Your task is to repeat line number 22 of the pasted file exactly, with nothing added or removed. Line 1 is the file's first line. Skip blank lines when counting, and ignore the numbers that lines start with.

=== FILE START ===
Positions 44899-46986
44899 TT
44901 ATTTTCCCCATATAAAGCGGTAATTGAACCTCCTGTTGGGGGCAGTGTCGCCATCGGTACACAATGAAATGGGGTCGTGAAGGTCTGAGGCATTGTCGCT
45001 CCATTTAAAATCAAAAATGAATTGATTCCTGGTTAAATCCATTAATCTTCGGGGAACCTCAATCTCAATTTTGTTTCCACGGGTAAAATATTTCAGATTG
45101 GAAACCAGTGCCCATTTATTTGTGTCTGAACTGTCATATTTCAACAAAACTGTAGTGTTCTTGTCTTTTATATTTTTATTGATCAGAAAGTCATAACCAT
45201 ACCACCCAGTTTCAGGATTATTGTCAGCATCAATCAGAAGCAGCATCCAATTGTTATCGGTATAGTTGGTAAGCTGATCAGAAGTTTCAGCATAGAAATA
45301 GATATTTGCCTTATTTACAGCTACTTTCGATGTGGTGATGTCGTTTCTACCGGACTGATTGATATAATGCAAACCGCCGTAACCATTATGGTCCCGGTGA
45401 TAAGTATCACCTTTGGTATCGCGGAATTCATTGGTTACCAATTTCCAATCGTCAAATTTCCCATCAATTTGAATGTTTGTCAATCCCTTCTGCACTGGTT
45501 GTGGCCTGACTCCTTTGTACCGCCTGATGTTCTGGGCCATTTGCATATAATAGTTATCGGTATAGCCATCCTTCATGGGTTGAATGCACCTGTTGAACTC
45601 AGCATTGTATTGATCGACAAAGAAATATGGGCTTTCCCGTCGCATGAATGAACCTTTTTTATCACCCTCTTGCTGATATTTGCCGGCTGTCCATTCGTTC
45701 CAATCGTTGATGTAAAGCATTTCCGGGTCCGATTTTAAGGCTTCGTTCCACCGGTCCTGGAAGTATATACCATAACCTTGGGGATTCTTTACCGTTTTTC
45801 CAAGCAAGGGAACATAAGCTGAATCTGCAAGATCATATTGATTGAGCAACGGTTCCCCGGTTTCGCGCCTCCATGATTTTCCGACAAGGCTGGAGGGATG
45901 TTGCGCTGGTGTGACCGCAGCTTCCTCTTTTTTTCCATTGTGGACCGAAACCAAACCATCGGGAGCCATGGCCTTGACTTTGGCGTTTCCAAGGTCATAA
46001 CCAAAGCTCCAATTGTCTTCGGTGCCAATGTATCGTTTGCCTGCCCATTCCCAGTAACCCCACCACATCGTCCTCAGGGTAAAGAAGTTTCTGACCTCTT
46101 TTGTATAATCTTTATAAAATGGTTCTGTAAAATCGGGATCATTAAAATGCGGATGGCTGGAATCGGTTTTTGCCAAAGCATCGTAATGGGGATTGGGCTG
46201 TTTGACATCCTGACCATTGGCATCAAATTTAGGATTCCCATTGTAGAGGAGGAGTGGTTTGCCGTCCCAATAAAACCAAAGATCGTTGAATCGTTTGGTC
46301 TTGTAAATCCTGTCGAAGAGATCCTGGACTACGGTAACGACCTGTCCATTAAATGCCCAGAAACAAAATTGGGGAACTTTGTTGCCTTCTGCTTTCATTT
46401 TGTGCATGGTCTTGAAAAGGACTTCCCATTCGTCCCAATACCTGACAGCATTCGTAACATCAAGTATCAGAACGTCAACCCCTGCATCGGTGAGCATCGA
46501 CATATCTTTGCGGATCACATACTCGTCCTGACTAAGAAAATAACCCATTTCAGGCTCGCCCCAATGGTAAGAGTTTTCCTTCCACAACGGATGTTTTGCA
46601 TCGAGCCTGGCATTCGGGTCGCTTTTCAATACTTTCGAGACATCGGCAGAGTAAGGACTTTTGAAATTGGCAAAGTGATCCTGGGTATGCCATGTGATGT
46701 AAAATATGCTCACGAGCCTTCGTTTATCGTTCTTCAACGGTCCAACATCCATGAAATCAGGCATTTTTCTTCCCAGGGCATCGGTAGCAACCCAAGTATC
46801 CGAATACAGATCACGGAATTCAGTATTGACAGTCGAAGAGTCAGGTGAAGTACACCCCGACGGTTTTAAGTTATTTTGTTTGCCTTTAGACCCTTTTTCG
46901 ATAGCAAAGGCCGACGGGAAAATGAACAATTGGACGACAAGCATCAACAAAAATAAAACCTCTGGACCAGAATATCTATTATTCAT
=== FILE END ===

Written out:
46801 CGAATACAGATCACGGAATTCAGTATTGACAGTCGAAGAGTCAGGTGAAGTACACCCCGACGGTTTTAAGTTATTTTGTTTGCCTTTAGACCCTTTTTCG